posted by NoMich at 6:44 AM on December 7, 2013 [1 favorite]


I live in Canada, and that's the most Canadian-sounding voice I've ever heard.
posted by blue_beetle at 6:49 AM on December 7, 2013 [50 favorites]


It must be a fake... nobody actually talks like that.
posted by petrilli at 6:49 AM on December 7, 2013


There is no way the temperature in that video is -45 C, which is -49 F. Look how they are dressed? Face exposed. Ears exposed. No gloves. He isn't even wearing a jacket! And they appear perfectly comfortable. That thermometer is so broken.
posted by Seymour Zamboni at 6:54 AM on December 7, 2013 [3 favorites]


"Blow some bubbles hun. Its a great day to blow some bubbles".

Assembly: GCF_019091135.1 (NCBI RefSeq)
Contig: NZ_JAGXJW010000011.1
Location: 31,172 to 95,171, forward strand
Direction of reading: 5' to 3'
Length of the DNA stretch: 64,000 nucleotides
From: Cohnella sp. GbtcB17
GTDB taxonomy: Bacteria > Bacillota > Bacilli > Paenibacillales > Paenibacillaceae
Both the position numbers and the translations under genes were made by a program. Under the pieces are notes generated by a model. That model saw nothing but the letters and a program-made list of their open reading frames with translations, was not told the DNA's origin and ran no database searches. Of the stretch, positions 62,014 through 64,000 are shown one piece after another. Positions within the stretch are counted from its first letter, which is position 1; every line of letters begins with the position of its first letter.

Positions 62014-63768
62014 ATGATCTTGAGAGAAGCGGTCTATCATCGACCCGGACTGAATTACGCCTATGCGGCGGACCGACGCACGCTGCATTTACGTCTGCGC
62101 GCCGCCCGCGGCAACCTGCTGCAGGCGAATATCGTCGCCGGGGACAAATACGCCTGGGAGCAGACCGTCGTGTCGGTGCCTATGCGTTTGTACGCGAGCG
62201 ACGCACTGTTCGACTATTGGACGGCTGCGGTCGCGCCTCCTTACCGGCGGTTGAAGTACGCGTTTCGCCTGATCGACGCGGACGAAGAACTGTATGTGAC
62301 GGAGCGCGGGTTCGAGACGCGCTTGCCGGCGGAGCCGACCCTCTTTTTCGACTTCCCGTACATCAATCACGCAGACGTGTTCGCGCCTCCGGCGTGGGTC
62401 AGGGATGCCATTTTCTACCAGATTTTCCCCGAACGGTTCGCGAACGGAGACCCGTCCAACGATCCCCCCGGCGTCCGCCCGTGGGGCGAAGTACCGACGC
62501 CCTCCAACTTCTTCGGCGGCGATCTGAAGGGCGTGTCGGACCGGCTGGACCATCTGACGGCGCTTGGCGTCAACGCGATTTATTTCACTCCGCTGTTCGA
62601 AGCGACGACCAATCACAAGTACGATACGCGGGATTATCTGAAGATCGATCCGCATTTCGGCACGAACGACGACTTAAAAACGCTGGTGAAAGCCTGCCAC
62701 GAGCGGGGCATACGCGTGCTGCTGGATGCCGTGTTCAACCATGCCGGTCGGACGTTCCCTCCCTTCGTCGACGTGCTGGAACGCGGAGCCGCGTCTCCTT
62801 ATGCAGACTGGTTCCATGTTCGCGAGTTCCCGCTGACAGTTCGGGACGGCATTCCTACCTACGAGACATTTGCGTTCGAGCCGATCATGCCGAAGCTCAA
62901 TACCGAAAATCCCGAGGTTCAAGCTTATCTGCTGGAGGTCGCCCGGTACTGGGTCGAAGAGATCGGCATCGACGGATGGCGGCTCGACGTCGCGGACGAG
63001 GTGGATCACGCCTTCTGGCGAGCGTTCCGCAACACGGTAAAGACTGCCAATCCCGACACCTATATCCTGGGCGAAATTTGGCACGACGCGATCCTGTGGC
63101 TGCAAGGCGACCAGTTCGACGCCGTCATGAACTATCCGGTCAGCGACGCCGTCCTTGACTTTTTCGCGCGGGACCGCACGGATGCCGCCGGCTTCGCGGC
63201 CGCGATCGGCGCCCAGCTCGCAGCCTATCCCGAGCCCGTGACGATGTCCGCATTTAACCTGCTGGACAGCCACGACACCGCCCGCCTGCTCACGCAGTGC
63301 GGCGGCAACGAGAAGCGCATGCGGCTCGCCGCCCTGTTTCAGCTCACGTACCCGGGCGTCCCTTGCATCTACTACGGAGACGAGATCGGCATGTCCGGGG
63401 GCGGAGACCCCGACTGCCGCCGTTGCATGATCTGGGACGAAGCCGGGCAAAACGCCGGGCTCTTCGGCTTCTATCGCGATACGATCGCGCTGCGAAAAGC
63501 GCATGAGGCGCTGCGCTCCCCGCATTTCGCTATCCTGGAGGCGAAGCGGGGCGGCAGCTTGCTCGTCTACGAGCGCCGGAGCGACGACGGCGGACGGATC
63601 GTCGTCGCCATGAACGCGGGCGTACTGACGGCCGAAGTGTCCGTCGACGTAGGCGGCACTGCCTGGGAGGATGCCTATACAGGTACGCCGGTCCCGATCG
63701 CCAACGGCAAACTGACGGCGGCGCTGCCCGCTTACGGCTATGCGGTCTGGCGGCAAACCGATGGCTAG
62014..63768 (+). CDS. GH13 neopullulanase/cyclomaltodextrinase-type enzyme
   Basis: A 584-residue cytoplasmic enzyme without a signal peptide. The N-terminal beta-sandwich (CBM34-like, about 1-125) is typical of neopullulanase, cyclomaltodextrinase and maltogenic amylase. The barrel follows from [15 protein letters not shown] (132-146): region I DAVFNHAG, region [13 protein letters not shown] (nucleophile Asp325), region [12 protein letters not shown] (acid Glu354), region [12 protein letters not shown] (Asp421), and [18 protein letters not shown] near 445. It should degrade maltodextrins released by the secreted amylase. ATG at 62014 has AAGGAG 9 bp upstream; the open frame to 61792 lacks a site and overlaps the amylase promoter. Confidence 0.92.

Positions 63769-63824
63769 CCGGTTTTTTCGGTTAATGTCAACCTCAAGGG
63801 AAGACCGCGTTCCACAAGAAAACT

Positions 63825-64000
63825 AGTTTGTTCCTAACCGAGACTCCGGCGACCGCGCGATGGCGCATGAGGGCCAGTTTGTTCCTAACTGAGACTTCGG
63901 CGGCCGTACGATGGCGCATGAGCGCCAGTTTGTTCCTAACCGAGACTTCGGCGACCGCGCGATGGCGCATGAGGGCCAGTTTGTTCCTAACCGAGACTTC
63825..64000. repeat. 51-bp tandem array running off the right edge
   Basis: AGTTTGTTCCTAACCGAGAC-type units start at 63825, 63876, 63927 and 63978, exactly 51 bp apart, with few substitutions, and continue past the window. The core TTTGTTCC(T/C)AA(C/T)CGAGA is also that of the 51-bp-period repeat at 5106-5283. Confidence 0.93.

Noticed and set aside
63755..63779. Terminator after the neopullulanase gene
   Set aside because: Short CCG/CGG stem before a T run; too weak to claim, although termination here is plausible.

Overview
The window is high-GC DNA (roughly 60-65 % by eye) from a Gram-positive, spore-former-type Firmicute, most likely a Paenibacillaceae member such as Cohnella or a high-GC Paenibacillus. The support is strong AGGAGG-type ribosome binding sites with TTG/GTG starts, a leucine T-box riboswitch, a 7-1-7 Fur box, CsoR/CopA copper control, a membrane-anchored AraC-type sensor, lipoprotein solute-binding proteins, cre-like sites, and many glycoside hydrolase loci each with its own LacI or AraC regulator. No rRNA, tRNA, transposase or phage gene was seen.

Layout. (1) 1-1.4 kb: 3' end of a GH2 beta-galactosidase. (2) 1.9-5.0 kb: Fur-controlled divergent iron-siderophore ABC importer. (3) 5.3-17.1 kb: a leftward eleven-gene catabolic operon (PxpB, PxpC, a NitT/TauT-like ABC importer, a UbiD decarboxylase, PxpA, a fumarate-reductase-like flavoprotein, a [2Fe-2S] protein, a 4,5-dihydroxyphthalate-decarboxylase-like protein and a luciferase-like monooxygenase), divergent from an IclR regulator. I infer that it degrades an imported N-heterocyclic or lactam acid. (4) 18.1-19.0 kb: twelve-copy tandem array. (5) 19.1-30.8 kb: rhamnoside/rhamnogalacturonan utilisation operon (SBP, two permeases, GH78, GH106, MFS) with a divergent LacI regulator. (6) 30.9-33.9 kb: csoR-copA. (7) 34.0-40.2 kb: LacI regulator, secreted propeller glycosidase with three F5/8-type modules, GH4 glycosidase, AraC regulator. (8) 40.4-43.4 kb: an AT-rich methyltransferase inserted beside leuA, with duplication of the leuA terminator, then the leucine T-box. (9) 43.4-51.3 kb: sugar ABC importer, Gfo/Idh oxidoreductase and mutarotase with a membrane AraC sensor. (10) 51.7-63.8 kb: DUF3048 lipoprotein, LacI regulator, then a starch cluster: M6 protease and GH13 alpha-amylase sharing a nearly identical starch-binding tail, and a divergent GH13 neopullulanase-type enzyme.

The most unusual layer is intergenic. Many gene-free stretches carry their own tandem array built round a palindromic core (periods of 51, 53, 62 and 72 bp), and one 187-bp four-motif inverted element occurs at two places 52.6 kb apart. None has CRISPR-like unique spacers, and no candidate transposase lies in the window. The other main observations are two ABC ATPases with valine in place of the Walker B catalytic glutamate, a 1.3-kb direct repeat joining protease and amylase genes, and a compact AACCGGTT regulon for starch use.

Love the accent though.
posted by Seymour Zamboni at 6:56 AM on December 7, 2013 [1 favorite]


Puts some gloves on!

And the lotion on its skin!

Seriously, you're going to need it.
posted by Horace Rumpole at 6:56 AM on December 7, 2013 [4 favorites]


That accent: It sounds like a cross between Marge Gunderson and David Lynch.
posted by CheeseDigestsAll at 6:57 AM on December 7, 2013 [7 favorites]


> There is no way the temperature in that video is -45 C, which is -49 F. Look how they are dressed? Face exposed. Ears exposed. No gloves. He isn't even wearing a jacket!

One day when the temperature in southeast Michigan hit the -20° F range, I spent most of the day out walking. Wasn't bundled up heavily, and didn't wear anything to cover my face except a scarf, which I ended up just hanging around my neck after a while.

As long as the air is still and it's daylight out, the temperature is perfectly tolerable. Just keep moving. The slightest wind will slice you like razors, though.
posted by ardgedee at 6:59 AM on December 7, 2013 [23 favorites]